FLANDRIN, La Pavlova and Nijinsky

Jules Léon FLANDRIN (1871-1947), La Pavlova and Nijinsky, 1909, oil on board, 52 x 67.3 cm. © MuMa Le Havre / Florian Kleinefenn — © ADAGP, Paris, 2015
Jules Léon FLANDRIN (1871-1947)
La Pavlova and Nijinsky
1909
oil on board
52 x 67.3 cm
© MuMa Le Havre / Florian Kleinefenn — © ADAGP, Paris, 2015
HD image
Born to an old family from Grenoble, Jules Flandrin quickly left school and moved to Paris in 1893. He began studying under Gustave Moreau at his studio in 1895, where he met Marquet, Matisse and Rouault with whom he exhibited works in the famous "Cage aux Fauves" at the Salon d'Automne of 1905. An avid concert- and theater-goer, Jules Flandrin discovered dance at the premiere of Le Pavillon d'Armide in 1909 at the Théâtre du Châtelet. La Pavlova and Nijinsky was painted following the performance of Les Sylphides by the Ballets Russes on June 2, 1909. Sergei Diaguilev's dance company created a sensation throughout Parisian society, which fell under the spell of the young Russian prodigy, Vaslav Nijinsky. He is accompanied by the prima ballerina Anna Pavlova and the corps de ballet faintly visible in the background.
 
In this masterly composition, the famous couple appears in the spotlight in the foreground. Nijinsky, "like a black and white butterfly near the sylphs", his long hair worn loose, seems to take flight with a wholly feminine grace. He was the first male dancer to rise "en pointe", a practice that had been reserved for ballerinas.
In a letter to his mother dated June 9, 1909, Flandrin shared his impressions: "The energy and good health of these dances are truly admirable and range from Siberian, Hungarian and Neapolitan dances, to the remarkable dances of Les Sylphides, all clad in the white costume of La Taglioni, dancing in the moonlight...". The ballet Les Sylphides was a pure dance performance, with no plot, no subject, but instead a romantic reverie set to the melodious music of Frédéric Chopin.
 
During these Ballets Russes performances, Flandrin sketched the dancers first hand, simplifying the shapes, more like suggestions than precise contours and figures. Thick and lumpy paint, applied in broad touches, pares volumes down to the essential. Spectral light brings out the sketched, suspended bodies, indicated only by a few brushstokes. The colour blue is used to blend the different planes together. A Marian blue, dear to Flandrin, bathes the étoile couple in a spiritual aura.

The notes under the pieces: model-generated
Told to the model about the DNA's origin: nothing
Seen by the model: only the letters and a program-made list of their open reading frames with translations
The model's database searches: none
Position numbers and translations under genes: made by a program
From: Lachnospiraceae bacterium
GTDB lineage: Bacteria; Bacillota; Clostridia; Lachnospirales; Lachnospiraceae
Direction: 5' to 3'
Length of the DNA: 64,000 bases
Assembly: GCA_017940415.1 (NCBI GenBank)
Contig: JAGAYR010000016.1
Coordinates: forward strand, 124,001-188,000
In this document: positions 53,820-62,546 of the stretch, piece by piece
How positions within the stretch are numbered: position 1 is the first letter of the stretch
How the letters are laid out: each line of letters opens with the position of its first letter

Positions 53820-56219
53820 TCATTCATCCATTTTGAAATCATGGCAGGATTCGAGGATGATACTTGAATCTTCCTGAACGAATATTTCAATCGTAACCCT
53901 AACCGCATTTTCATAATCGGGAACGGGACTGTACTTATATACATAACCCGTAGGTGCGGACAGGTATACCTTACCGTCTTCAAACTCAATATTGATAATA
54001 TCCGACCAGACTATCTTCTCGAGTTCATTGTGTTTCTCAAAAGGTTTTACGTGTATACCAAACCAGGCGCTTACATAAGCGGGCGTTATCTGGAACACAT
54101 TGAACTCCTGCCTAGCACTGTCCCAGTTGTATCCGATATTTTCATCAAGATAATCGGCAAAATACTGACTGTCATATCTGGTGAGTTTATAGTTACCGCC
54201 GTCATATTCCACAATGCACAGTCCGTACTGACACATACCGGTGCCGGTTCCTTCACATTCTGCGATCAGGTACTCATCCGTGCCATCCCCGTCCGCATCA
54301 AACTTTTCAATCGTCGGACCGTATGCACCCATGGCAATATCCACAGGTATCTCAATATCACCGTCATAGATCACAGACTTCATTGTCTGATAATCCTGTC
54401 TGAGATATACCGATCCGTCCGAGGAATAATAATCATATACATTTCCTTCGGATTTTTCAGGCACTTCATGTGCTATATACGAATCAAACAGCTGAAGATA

Artworks in context : Post-Impressionism (16)

Félix VALLOTTON (1865-1925), The Waltz, 1893, oil on canvas, 61 x 50 cm. © MuMa Le Havre / David Fogel
Henri Edmond CROSS (1856-1910), Beach at Vignasse, The Golden Isles, 1891-1892, oil on canvas, 65.5 x 92.2 cm. © MuMa Le Havre / David Fogel
Édouard VUILLARD (1868-1940), Children Reading, 1906, oil on board, 14.5 x 26 cm. © MuMa Le Havre / Florian Kleinefenn
Pierre BONNARD (1867-1947), Interior at the Balcony, 1919, oil on canvas, 52 x 77 cm. © MuMa Le Havre / David Fogel — © ADAGP, Paris, 2013
Paul SÉRUSIER (1864-1927), The Corydon Shepherd, 1913, oil on canvas, 73 x 99 cm. © MuMa Le Havre / David Fogel
Charles COTTET (1863-1925), Mountain, ca. 1900-1910, oil on board, 53 x 74 cm. © MuMa Le Havre / Florian Kleinefenn
Jules Léon FLANDRIN (1871-1947), La Pavlova and Nijinsky, 1909, oil on board, 52 x 67.3 cm. © MuMa Le Havre / Florian Kleinefenn — © ADAGP, Paris, 2015
Pierre LAPRADE (1875-1931), Saint-Trojan, Terrace, oil on canvas, 60 x 73 cm. © MuMa Le Havre / Florian Kleinefenn
Paul SÉRUSIER (1864-1927), Hill with Poplars, 1907, oil on canvas, 73.3 x 54.4 cm. © MuMa Le Havre / David Fogel
Paul SÉRUSIER (1864-1927), Still Life with Reeds or Primrose and Corn, 1904, oil on canvas, 60.5 x 73.5 cm. © MuMa Le Havre / Florian Kleinefenn
Félix VALLOTTON (1865-1925), The Top Hat, Interior or The Visit, 1887, oil on canvas, 32.7 x 24.8 cm. © MuMa Le Havre / David Fogel
Félix VALLOTTON (1865-1925), Still Life with Apples, 1910, oil on canvas, 38 x 46 cm. © MuMa Le Havre / David Fogel
Félix VALLOTTON (1865-1925), Roman Bridge at Cagnes, 1923, oil on canvas, 73.5 x 60 cm. © MuMa Le Havre / Florian Kleinefenn
Pierre LAPRADE (1875-1931), Bouquet of Wild Flowers, oil on canvas, 61.5 x 38 cm. © MuMa Le Havre / Florian Kleinefenn
Charles COTTET (1863-1925), Venice, ca.1895-1896, oil on canvas, 73.2 x 92.5 cm. © MuMa Le Havre / Florian Kleinefenn
Charles COTTET (1863-1925), Sudanese Village (Aswan 1895), 1895, oil on paper pasted on panel, 32.3 x 41.5 cm. © MuMa Le Havre / Florian Kleinefenn